The Implications of Siting the Dangote Refinery at the Export Free Zone (EFZ)

Recently there is trending argument about the implications of siting the Dangote Refinery at the EFZ. The crux of this argument is that the location of the Refinery at the EFZ will in reality have the same effect just like any other Refinery outside the country. And that the expectations that the coming on stream of the Refinery will impact pump price might not be realized. We should therefore be prepared for possible backlash from a generality of our population. It was then advised that we must continue to keep our focus on getting refineries outside the FTZ functional to control any fallouts from this development. But I think that is a shallow reading of the situation. As a matter of fact I disagree with this perspective.

I now invite you to come along with me so we can explore the trends of my thoughts on the matter. The Refinery is within Nigeria for shouting out loud and that would automatically knock off the costs of Freight, insurance, handling and demurrage charges due to port activities and even land transportation costs not forgetting the bridging costs which the country now unwisely bears as it imports refined products. Why should that not impact on pump price of fuel if such costs are no longer incurred?

If the Refinery sources all its crude from Nigeria, then substantial add on costs due to the falling exchange rate will be removed. Even if the Refinery insists on selling to Nigeria in dollars because of its location, then Nigeria will in turn ask for its crude to be paid for in dollars and automatically there will be a canceling out effect from the perspectives of the rate of exchange impact on the extant price levels.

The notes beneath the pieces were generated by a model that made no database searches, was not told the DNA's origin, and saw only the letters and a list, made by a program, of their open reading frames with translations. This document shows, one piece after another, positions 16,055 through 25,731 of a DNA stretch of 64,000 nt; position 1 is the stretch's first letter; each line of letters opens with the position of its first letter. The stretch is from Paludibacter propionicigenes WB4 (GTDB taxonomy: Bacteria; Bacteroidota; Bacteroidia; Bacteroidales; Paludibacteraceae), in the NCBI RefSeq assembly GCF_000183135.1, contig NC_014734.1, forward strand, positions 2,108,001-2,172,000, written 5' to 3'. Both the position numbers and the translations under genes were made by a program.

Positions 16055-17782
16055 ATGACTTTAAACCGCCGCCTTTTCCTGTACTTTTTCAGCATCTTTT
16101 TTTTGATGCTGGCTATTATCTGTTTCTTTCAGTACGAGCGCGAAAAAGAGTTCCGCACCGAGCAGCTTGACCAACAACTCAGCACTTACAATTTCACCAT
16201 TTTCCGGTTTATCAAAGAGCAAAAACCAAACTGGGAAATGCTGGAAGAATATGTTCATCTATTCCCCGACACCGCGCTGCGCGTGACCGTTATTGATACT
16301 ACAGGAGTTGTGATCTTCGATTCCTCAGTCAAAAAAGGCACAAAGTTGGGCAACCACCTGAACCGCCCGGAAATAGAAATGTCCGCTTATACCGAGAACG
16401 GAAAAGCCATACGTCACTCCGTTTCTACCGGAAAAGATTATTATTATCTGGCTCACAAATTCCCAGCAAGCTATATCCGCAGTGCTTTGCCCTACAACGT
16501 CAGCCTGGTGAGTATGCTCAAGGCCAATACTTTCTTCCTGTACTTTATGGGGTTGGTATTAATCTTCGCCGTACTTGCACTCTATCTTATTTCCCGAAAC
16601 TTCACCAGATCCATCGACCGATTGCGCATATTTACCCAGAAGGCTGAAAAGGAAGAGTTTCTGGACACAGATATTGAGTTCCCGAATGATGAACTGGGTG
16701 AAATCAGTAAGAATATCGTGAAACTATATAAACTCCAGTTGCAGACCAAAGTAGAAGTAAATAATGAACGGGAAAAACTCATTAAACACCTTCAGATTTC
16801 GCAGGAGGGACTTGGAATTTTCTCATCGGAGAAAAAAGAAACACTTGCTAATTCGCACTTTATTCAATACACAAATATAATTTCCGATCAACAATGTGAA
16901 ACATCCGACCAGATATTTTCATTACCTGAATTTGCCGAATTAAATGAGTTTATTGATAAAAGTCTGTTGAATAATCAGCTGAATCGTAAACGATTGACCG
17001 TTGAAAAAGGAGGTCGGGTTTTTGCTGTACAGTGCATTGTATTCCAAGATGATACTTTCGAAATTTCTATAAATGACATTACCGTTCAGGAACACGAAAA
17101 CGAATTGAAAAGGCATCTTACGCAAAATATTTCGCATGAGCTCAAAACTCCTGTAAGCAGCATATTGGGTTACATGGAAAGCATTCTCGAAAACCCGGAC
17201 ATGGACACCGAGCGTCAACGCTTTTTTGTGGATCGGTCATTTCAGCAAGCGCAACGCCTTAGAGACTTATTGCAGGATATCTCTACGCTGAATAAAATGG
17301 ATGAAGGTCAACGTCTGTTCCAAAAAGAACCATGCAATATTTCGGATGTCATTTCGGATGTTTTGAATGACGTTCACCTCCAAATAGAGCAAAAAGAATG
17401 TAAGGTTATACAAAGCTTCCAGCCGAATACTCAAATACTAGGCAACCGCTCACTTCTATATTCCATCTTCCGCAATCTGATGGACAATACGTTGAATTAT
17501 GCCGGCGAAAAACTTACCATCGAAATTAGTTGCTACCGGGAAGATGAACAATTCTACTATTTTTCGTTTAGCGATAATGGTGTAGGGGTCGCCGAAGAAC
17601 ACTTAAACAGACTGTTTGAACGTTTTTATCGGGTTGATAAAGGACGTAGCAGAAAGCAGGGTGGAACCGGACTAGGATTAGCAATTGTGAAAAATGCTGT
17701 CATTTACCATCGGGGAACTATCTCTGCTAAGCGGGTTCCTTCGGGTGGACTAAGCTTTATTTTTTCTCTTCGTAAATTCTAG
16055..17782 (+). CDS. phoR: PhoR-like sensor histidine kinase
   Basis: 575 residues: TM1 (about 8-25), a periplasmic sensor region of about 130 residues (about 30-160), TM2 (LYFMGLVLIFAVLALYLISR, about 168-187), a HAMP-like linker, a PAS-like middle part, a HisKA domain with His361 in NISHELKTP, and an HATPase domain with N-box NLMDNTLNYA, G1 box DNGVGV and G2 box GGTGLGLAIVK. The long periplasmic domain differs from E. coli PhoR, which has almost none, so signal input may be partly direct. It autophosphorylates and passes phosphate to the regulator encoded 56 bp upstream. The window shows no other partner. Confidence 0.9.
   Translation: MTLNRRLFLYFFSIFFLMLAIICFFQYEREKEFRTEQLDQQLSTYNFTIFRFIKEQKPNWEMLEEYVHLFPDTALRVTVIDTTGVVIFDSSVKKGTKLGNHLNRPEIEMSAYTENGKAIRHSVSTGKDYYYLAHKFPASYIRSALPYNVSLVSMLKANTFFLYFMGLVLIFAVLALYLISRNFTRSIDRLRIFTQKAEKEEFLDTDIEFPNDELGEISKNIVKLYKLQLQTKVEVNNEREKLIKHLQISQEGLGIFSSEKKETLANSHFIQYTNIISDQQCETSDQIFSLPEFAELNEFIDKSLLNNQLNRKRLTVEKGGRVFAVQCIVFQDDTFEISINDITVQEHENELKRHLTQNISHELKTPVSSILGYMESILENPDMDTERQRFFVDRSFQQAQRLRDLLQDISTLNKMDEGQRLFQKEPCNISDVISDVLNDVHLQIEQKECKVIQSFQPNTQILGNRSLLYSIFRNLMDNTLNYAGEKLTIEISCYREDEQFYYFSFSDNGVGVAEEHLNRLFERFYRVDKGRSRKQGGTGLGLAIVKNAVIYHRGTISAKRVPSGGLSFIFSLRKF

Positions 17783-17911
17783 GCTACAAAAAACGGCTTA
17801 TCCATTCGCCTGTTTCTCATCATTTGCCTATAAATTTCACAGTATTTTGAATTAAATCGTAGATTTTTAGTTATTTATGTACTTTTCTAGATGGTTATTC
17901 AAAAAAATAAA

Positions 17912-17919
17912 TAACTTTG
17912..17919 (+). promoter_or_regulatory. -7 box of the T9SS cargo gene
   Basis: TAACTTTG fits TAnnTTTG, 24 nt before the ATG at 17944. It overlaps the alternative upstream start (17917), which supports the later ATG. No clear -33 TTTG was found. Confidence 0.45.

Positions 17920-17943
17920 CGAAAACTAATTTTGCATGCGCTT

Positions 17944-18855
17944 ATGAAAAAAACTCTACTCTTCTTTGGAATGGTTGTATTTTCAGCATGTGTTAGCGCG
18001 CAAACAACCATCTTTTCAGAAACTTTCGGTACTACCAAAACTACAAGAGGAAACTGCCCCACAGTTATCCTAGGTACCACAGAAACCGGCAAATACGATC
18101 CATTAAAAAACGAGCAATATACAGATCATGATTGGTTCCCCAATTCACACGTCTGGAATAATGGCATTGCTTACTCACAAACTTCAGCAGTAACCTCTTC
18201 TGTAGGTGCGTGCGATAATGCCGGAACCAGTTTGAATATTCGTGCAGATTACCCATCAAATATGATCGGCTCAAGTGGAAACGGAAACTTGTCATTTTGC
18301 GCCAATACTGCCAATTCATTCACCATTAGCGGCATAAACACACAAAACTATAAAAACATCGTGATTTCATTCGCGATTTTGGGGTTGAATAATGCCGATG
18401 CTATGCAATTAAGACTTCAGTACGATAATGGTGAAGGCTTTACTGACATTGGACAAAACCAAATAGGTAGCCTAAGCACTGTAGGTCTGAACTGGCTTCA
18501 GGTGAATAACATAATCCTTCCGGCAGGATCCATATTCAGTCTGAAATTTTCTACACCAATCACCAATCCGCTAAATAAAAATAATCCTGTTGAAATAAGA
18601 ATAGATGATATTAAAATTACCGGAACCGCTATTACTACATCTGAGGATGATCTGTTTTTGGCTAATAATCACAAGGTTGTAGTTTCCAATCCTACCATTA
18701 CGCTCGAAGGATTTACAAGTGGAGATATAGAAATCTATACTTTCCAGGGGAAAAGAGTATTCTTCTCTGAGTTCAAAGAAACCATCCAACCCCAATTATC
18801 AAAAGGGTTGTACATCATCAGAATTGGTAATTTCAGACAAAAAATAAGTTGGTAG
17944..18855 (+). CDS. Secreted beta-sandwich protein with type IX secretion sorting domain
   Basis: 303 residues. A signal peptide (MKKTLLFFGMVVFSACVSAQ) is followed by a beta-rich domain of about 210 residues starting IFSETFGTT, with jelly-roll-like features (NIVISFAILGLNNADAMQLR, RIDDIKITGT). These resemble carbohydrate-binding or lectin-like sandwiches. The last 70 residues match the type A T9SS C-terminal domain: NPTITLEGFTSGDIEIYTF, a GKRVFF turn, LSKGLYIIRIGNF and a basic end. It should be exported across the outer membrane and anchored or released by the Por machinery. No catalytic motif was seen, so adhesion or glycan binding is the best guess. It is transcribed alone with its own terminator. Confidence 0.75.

Then we must remember that fuel importation has a priority claim on available supply of foreign exchange to the extent of about 30%! If that demand pressure is off, we should expect a firming up of the the foreign exchange rates which will contribute substantially to the attainment of hitherto elusive micro economic stability which no doubt must have an effect on pump prices of fuel. It is also expected that such a development would positively impact the inflationary spiral to moderate the unprecedented escalation in prices of almost all products and services across all sectors in the economy.

We must also recall that we were told that as should be expected that the country has taken equity position of the equivalent of 20% in the Refinery and therefore will be entitled to board room seat to ensure that the interest of the country is not undermined and this will be in addition to the returns expected to accrue to the treasury as dividends are declared and paid.

There will also be tremendous opportunity to hire Nigerians as part of the workforce. Such a development would contribute to dousing social tension in the land with consequential positive effects on the level of crimes and tendency to criminality. Therefore in summary I cannot envisage how the Refinery can come on stream without it making considerable positive impact on our fiscal space in the country. I appreciate and understand the need not to exaggerate expectations but it is incorrect to push the arguments as is done currently because it simply does not reflect informed reality. We however are impatient for the Dangote Refinery to come on stream in the shortest possible time before frustration sets in. Shalom.

~ Boniface Chizea


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